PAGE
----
An artist’s career is a chronicle of deeds as much as a catalog of works. Like most artists, Alighiero Boetti occasionally wrote the chronicle himself, albeit sometimes in a jumbled way, as in this autobiographical text from 1967: “In 1948 I tore up a big brown sheet of paper making small quadrangular pieces, which I stacked up and used to erect a rather unstable column…. In 1950 I had about twenty small ice-cream glasses, which I’d collected laboriously, and I fitted them one inside the other so as to form an arch. In the same year I filled a small plastic box with about a dozen match boxes…. In 1949 I rolled up a yellow tape measure and pushed my little finger into it forming a kind of tower of Babel…. The first pile of matches and the first bundle of pencils date back to 1947.” The young Boetti’s prescience is impressive. During the postwar years, most Italian artists were still wrestling with the question of whether their future lay in the politically committed figurative painting of Renato Guttoso, influenced by Expressionism and the political side of Picasso, or in the various forms of abstract painting then just emerging. That Boetti had made exquisite harbingers of post-minimalist art in such a climate is astonishing, and all the more so because the artist, born in Turin in 1940, would have been a schoolboy.
Reading this deadpan text, in which Boetti seems to attribute the formal consciousness of art to himself at an age when he was happy to play with whatever stray objects or materials were at hand, I’m inclined to think he is lampooning someone. But who? Perhaps the artists of his own generation, who thought that even the most banal activity could be lent aesthetic status just by being documented. On Kawara made that prototypical nonevent, getting up in the morning, into an artistic exercise by mailing a couple of postcards each day rubber-stamped with the legend I Got Up at… followed by the exact time. Similarly, the sculptor Richard Long made a line on the ground by walking back and forth until the grass was sufficiently flattened beneath his feet—and then photographed it. Bas Jan Ader rode his bike into a canal in Amsterdam “because gravity made itself master over me,” and took care to have his childish, “accidentally on purpose” stunt filmed for posterity.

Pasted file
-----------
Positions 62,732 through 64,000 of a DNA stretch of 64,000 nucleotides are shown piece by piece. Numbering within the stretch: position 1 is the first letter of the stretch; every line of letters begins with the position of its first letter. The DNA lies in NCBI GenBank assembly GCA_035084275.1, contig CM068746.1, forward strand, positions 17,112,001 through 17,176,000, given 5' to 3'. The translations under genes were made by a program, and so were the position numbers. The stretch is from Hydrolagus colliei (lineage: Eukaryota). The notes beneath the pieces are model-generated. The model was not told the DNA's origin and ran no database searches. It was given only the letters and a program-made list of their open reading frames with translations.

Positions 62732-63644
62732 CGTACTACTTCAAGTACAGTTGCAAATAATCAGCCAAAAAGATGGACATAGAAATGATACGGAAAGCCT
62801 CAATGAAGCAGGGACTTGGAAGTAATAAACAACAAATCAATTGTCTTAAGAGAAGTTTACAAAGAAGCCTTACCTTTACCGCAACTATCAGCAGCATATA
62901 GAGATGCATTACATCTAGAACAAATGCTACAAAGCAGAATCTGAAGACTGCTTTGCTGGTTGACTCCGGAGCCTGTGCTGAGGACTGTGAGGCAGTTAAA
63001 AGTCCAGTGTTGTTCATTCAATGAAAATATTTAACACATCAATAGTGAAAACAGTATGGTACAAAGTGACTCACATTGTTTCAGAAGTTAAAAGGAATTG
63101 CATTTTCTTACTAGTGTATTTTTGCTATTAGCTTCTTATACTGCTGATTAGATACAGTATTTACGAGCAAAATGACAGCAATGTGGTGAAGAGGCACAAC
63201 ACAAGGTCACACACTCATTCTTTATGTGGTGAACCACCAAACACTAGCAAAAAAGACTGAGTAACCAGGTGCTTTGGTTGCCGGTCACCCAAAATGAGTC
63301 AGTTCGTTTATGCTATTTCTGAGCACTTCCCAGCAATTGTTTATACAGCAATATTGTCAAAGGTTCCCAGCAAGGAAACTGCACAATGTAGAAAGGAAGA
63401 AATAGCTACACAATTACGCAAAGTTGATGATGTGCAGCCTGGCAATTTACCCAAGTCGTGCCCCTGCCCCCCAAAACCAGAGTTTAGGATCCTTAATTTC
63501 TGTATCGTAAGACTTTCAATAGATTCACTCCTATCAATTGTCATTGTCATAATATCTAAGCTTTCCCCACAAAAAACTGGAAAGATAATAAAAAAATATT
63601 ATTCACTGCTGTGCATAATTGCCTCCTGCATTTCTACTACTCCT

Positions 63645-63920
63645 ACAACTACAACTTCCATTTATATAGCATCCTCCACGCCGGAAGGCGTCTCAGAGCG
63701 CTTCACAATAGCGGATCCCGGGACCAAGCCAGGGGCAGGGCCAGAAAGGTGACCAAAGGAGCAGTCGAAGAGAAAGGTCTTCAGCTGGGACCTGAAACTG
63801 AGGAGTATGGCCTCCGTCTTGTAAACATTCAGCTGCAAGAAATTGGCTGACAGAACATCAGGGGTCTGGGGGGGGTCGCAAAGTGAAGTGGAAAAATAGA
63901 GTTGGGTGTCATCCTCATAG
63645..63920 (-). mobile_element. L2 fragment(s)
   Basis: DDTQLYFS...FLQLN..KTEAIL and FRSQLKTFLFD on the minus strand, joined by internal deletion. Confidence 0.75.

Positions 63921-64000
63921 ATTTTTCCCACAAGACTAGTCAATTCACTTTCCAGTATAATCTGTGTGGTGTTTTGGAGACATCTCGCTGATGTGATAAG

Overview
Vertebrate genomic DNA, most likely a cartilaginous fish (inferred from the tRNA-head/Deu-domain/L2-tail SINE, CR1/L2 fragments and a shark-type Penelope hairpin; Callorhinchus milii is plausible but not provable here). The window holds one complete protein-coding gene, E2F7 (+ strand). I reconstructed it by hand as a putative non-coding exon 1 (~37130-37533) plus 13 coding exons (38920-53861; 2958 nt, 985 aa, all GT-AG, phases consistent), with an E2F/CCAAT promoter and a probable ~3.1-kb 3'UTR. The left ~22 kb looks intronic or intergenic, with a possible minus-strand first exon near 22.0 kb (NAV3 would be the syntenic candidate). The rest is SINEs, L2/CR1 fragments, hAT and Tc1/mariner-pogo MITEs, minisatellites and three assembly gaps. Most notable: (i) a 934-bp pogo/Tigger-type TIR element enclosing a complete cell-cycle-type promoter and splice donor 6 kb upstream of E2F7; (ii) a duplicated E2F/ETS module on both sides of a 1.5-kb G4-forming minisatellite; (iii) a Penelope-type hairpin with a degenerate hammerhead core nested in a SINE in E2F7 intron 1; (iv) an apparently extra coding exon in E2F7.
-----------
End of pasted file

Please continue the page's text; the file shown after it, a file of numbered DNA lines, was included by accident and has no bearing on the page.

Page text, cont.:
Or maybe Boetti is demystifying a deeply ingrained habit—the romanticization of the artist as an elect being whose destiny is heralded in childhood. This tradition goes back at least to the thirteenth century, when Cimabue is supposed to have discovered the young Giotto as an untutored shepherd boy skillfully drawing his sheep. Then again, maybe Boetti’s straight-faced humor is trickier than it seems. What if telling a joke is his preferred way of expressing what he really means? After all, in one of his first exhibitions Boetti adopted the seemingly paradoxical epithet “Shaman Showman,” and then held fast to the dichotomy—authentic visionary and self-proclaimed charlatan—for the rest of his life. What if he did believe, or would have liked his public to believe, that his seemingly mundane art was a gift of the gods, and that the artist is the figure elected to remain closest to the spirit of childhood, to the activity of putting objects in order and then constructing a different order with the same objects, conquering boredom by expending energy on boring things so determinedly that they become a source of wonder? After all, Boetti did like making art for actual children. In 1980, a year after he had enlisted a group of kids to color in his drawing Faccine (Little Faces), he published a colorful counting game, Da Uno a Dieci (From One to Ten). “Zen tales are the only tales that really make me laugh,” he once told an interviewer, “and my laughter’s like a little boy’s.” Just as he was both shaman and showman, Boetti was also skeptic and enthusiast, joker and romantic, self-absorbed dreamer and calculating employer. Somehow he manages to make oppositions collapse, probably because he delighted in contradiction.